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EEB531 Microprocessor Systems 3-1 Data-Addressing Modes

微處理機系統 • MOV (move data) instruction:


transfer bytes/words/doublewords of data
between registers, or
between register and memory
– MOVS: memory-to-memory transfer for strings

吳俊興
• opcode (operation code): MOV
高雄大學 資訊工程學系
• operands: AX and BX
March 2005
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Outline Figure 3-2 8086-P4 Data-addressing Modes


3-1 Data-Addressing Modes
MOV (move data) instruction
8086 through 80286: register, immediate, direct, register indirect,
base-plus-index, register relative,
and base relative-plus-index
80386 and above: scaled-index

3-2 Program Memory-Addressing Modes


CALL and JUMP instructions
program relative, direct, and indirect

3-3 Stack Memory-Addressing Modes


PUSH and POP instructions
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MOV Format 2. Immediate Addressing
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Fig. 3–4 The operation of the MOV EAX,
displace-
MOV dw reg/mem 3456H instruction. This instruction copies
ment
the immediate data (13456H) into EAX.
d: direction (0: to reg; 1: from reg)
w: width (0: byte; 1:word)

Table 3-2 Examples of


immediate addressing
using MOV instruction.

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1. Register Addressing Examples


Table 3-1 Examples of the
register-addressed instructions.

Fig. 3–3 The effect of executing


the MOV BX, CX instruction at
the point just before the BX
register changes. Note that only
the rightmost 16 bits of register
EBX change.

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3. Direct Data Addressing 4. Register Indirect Addressing
Two forms: direct addressing and displacement addressing Addressing data at any location through an offset address held in
BP, BX, DI, and SI.

Figure 3-5 The operation of the


MOV AL,[1234H] instruction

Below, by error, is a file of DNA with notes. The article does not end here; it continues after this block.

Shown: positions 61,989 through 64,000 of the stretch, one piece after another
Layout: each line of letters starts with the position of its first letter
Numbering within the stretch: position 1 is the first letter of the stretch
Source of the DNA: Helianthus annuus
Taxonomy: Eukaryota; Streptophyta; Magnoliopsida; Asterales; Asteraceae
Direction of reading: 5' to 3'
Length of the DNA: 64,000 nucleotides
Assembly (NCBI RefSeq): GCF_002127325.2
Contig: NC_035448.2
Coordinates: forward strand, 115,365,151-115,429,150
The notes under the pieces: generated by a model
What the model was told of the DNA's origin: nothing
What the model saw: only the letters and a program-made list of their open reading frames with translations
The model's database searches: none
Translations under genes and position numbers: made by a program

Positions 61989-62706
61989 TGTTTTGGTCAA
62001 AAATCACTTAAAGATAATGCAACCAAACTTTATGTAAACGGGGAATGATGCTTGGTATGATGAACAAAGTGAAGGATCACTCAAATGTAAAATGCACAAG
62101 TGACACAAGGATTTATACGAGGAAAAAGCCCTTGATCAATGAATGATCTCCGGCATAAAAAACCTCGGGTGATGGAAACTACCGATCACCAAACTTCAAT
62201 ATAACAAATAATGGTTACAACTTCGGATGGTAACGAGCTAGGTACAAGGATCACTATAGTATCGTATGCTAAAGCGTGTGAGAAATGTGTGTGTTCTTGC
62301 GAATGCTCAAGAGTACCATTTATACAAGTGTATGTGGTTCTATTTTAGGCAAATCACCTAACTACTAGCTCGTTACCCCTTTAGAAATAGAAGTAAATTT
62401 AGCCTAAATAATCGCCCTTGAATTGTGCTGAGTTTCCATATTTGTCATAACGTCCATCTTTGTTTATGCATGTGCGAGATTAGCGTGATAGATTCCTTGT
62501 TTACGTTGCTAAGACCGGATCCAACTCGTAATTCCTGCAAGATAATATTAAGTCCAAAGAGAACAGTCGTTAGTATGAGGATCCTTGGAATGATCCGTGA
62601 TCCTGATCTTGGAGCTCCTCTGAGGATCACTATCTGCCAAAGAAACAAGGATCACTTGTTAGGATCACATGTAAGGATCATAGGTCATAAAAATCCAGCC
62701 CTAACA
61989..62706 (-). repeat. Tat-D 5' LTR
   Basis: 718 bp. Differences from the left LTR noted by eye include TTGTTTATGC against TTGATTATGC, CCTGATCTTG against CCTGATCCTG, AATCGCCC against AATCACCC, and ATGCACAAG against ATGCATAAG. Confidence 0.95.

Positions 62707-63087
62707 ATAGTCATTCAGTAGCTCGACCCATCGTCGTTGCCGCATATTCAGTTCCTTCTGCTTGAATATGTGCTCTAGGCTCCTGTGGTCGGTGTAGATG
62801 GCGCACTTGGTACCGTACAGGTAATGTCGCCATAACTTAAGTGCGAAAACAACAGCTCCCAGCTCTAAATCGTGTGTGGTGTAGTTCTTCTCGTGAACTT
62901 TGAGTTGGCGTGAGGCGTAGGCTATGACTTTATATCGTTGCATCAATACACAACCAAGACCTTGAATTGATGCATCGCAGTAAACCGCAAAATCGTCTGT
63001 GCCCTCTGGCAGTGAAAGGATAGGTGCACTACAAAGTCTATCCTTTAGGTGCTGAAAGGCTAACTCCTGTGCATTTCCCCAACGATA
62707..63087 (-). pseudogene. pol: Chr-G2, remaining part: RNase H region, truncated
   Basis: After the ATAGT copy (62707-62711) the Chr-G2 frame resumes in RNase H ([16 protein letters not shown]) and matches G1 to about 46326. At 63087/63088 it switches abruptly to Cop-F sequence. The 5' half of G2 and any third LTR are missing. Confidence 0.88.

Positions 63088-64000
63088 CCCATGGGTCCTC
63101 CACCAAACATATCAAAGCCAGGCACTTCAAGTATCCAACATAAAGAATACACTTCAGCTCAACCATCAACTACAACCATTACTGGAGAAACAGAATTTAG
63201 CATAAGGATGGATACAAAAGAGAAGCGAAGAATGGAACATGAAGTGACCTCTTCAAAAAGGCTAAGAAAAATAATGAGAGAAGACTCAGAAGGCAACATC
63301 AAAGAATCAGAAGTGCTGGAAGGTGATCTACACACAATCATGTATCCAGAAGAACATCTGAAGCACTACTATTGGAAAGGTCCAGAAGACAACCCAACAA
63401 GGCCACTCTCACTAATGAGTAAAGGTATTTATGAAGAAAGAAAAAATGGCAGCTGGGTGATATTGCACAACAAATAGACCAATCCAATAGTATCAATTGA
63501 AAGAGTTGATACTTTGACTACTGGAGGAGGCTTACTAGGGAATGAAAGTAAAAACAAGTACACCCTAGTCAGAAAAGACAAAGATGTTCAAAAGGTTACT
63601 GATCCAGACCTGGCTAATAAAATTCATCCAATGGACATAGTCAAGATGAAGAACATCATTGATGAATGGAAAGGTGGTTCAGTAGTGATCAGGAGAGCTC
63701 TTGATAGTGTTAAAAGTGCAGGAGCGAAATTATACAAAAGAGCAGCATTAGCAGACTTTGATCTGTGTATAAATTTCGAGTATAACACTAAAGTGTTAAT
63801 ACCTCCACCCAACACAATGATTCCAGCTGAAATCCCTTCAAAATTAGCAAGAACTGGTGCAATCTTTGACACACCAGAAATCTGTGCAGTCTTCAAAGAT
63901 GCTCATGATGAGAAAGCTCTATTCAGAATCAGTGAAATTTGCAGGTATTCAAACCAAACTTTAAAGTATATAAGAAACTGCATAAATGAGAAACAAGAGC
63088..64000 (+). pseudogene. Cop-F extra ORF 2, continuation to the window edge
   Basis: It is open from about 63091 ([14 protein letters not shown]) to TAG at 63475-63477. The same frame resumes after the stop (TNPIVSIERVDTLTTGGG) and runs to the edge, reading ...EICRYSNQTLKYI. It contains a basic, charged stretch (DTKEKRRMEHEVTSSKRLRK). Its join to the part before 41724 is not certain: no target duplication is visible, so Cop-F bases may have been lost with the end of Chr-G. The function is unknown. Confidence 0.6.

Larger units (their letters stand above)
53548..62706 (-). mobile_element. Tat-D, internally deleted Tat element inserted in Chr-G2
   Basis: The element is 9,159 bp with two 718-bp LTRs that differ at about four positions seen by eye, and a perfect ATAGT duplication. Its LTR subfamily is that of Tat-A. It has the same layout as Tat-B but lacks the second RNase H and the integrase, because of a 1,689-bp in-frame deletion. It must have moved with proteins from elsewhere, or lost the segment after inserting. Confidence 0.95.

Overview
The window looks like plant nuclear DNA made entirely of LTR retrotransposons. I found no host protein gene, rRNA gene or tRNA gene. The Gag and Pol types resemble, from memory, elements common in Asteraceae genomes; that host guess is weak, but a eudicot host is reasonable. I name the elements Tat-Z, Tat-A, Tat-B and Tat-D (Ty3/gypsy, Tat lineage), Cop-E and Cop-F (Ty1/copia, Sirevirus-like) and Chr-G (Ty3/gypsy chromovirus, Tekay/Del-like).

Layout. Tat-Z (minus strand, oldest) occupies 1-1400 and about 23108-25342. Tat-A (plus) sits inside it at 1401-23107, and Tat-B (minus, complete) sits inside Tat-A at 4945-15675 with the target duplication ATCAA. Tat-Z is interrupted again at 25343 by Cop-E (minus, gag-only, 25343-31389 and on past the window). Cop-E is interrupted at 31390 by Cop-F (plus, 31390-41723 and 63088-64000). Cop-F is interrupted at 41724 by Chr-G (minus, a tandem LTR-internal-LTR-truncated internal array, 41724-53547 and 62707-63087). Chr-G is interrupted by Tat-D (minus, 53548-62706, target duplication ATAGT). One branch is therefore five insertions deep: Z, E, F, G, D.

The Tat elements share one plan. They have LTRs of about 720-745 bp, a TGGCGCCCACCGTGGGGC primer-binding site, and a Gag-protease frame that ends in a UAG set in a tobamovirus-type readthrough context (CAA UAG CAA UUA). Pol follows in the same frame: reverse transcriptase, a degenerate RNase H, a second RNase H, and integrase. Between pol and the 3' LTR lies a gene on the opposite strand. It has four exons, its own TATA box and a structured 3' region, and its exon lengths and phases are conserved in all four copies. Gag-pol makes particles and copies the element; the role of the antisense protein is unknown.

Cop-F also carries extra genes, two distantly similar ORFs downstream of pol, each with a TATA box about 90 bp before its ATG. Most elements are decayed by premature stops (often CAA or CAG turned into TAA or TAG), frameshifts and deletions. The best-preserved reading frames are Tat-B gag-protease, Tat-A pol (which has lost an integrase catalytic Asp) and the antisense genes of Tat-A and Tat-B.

when DS = 1000H.

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Displacement Table 3-5 Example of register indirect addressing


Addressing

DS: BX, DI or SI
SS: BP
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Figure 3–7 An array (TABLE) containing 50 bytes
Figure 3-8 An example showing how base-plus-index
that are indirectly addressed through register BX addressing mode functions for MOV DX,[BX+DI] instruction

Notice that memory address 02010H is accessed


because DS = 0100H, BX = 100H, and DI = 0010H.
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5. Base-Plus-Index Addressing Table 3-6 Examples of base-plus-index addressing


• 1 base register (BP or BX) + 1 index register (DI or SI)
– base register: hold beginning location of a memory array
– index register: hold relative position of an element in the array
combined with SS for EBP or DS for others
• 80386+: combination of any two 32-bit extended
registers except ESP
– eg. MOV DL, [EAX+EBX]
• Two examples
– Locating data with base-plus-index addressing
• MOV DX, [BX+DI]
– Locating array data with base-plus-index addressing

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Figure 3-9 Example of base-plus-index addressing Table 3-7 Examples of register relative
addressing

An element (DI)
of an ARRAY
(BX) is
addressed

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6. Register Relative Addressing Addressing Array Data


with Register Relative
BX, DI, or SI addresses the DS segment and
BP addresses the SS segment
– MOV AX, [BX+1000H] Figure 3-11 Register relative addressing
used to address an element of ARRAY.
The displacement addresses the start of
ARRAY, and DI accesses an element.

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7. Base Relative-Plus-Index Addressing Addressing Arrays with Base Relative-plus-index

Addressing data with base relative-plus-index

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Figure 3-13 Base relativeplus-index addressing used to


Table 3-8 Example base relative-plus-index instructions
access a FILE that contains multiple records (REC)

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8. Scaled-Index Addressing 3-2 Program Memory-Addressing Modes
• Direct Program Memory Addressing
• Relative Program Memory Addressing
• Indirect Program Memory Addressing

TABLE 3–9 Examples of scaled-index addressing.

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3-3 Stack Memory-Addressing Modes


Example 3-10

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Summary

Chapter 3 Addressing Modes


3-1 Data-Addressing Modes
3-2 Program Memory-Addressing Modes
3-3 Stack Memory-Addressing Modes

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